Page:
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1.1 This standard practice defines design and test best practices that if followed, would provide guidance to an applicant for providing evidence to the civil aviation authority (CAA) that the flight behavior of an unmanned aircraft system (UAS) containing complex function(s) is constrained through a run-time assurance (RTA) architecture to maintain an acceptable level of flight safety.
1.2 This practice will have the benefit of enabling highly automated UAS operations. It is envisioned that applicants will use this practice as a means of compliance for safe implementation of complex functions for routine operations.
1.3 Verification of complex functions is considered too challenging to use conventional software assurance methods such as RTCA DO-178C or IEC 61508. Certification challenges under these standards include generating required artifacts, such as requirements, elimination of unintended functionality, traceability/coverage, and test cases required for verification.
1.4 There is significant interest from industry and CAAs to have a standard practice to enable flight operations for UAS containing complex functions. Developing a certification path for these UAS technologies could also advance safety in General Aviation.
1.5 The following design tenets are offered to provide guidance to the UAS manufacturer as to the intended application of this standard.
1.5.1 The RTA Architecture is intended to be used for Complex Functions that would require an amount of effort that is beyond reasonably practicable to pass CAA conventional certification requirements.
1.5.2 The UAS manufacturer should engage in appropriate design, test, and validation activities to enable the Complex Function to perform as intended.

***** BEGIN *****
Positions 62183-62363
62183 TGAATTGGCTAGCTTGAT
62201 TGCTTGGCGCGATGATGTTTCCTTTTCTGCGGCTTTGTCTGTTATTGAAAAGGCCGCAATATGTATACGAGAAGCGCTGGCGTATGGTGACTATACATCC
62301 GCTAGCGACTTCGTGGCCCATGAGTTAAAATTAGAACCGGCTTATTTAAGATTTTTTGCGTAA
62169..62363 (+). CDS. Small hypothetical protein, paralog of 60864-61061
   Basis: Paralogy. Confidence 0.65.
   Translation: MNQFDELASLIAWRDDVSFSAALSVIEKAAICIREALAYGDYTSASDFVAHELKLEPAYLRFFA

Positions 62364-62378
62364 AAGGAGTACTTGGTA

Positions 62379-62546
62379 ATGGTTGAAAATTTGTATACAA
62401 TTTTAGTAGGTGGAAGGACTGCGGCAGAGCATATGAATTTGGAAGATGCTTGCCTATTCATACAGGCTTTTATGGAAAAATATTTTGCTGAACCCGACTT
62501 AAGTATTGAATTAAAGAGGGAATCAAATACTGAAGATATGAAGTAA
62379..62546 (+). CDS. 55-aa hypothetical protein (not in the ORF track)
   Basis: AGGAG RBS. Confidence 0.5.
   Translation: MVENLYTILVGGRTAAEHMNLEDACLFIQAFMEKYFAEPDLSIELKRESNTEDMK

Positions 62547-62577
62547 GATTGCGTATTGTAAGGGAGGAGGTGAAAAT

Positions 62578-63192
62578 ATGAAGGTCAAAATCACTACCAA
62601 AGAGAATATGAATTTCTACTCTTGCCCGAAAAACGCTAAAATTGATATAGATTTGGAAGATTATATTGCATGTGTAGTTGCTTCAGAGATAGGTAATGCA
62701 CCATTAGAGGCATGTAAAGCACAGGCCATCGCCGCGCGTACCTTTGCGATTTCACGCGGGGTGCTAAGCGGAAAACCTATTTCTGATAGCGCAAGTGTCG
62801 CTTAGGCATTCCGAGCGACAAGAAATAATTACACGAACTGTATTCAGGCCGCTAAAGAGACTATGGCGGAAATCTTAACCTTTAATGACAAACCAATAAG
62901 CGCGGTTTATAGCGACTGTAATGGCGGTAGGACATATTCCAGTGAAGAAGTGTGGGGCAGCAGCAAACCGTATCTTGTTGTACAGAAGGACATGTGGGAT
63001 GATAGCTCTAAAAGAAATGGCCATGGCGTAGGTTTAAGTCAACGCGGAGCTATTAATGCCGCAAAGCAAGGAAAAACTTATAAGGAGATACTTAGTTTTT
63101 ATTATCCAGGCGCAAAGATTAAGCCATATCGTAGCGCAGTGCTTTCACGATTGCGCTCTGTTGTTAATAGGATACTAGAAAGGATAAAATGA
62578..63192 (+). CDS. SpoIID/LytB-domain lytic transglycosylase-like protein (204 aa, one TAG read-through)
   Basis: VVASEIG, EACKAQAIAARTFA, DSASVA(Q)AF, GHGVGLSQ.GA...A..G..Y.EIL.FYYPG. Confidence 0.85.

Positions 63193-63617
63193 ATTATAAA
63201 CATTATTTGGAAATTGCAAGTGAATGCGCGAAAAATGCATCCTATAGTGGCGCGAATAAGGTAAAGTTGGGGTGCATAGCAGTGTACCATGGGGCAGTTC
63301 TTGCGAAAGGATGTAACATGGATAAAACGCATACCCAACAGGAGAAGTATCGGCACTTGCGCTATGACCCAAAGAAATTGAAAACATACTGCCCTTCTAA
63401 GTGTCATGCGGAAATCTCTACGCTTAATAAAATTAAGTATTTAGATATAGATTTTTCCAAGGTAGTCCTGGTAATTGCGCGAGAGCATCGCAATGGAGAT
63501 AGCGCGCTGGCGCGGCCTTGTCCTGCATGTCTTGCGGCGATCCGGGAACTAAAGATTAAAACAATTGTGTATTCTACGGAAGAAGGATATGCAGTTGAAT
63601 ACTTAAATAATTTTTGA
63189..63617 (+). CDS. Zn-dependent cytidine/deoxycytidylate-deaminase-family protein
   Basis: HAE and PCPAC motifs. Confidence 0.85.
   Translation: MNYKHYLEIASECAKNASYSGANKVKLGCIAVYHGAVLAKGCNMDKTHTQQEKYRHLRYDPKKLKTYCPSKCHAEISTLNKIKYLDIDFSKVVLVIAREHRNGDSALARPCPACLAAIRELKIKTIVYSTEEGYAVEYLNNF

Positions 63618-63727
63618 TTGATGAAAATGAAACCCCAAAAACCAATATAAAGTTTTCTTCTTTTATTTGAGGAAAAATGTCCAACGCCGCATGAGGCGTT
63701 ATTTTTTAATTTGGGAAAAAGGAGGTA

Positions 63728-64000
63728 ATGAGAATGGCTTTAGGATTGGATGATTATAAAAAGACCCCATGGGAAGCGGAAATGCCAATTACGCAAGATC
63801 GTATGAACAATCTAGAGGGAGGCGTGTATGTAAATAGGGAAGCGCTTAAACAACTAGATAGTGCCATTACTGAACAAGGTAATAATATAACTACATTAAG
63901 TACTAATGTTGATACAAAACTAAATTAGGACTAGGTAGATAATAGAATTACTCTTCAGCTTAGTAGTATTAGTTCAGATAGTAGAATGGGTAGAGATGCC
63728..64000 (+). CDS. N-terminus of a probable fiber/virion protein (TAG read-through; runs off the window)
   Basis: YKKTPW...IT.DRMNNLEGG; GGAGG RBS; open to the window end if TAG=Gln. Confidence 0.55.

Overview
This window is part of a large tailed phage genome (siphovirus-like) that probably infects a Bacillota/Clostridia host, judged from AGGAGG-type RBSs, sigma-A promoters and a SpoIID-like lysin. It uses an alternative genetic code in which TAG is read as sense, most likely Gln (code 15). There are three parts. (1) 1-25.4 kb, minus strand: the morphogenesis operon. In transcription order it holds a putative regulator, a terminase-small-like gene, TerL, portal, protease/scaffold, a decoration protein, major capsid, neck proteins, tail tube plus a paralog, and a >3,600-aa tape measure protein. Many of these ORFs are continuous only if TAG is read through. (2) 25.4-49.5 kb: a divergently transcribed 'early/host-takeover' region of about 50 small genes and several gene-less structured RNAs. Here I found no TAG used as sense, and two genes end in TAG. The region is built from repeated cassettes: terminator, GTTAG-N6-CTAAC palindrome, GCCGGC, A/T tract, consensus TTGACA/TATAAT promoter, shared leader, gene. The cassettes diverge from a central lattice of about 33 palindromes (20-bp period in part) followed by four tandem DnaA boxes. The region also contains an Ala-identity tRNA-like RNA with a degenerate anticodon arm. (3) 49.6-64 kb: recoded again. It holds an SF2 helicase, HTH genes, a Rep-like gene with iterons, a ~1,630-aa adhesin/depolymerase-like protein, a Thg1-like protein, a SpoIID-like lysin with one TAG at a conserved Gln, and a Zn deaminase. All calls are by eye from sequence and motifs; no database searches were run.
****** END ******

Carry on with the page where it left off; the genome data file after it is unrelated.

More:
1.5.3 The complexity of the Recovery Control Function (RCF) deterministic commands should be minimized insofar as practicable.
1.5.4 Repeated invocation of an RCF during a single mission may be considered an indication of improper Complex Function performance.
1.5.5 An RTA design with multiple RCFs should consider the aircraft state, relative outcomes, and differences in RTA recovery times in prioritizing the recovery actions in the safety monitor.
1.5.6 The UAS manufacturer should strive to minimize false or nuisance triggers of one or more RCFs as these false alarms undermine user confidence in the system and impact operational efficiency.
1.6 This standard does not purport to address all of the safety concerns, if any, associated with its use. It is the responsibility of the user of this standard to establish appropriate safety, health, and environmental practices and determine the applicability of regulatory limitations prior to use.
1.7 This international standard was developed in accordance with internationally recognized principles on standardization established in the Decision on Principles for the Development of International Standards, Guides and Recommendations issued by the World Trade Organization Technical Barriers to Trade (TBT) Committee.
2. Referenced Documents (purchase separately) The documents listed below are referenced within the subject standard but are not provided as part of the standard.
Civil Standards, Policy, and GuidanceIEC 61508 Functional Safety of Electrical/Electronic/Programmable Electronic Safety-Related Systems Available from International Electrotechnical Commission (IEC), 3, rue de Varemb, 1st Floor, P.O. Box 131, CH-1211, Geneva 20, Switzerland, http://www.iec.ch. RTCA DO-178C Software Considerations in Airborne Systems and Equipment Certification Available from Radio Technical Commission for Aeronautics (RTCA), 1150 18th NW, Suite 910, Washington, DC 20036, www.rtca.org.
ICS Number Code 49.020 (Aircraft and space vehicles in general)
UNSPSC Code 25200000(Aerospace systems and components and equipment)
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ASTM F3269-17, Standard Practice for Methods to Safely Bound Flight Behavior of Unmanned Aircraft Systems Containing Complex Functions, ASTM International, West Conshohocken, PA, 2017, www.astm.orgBack to Top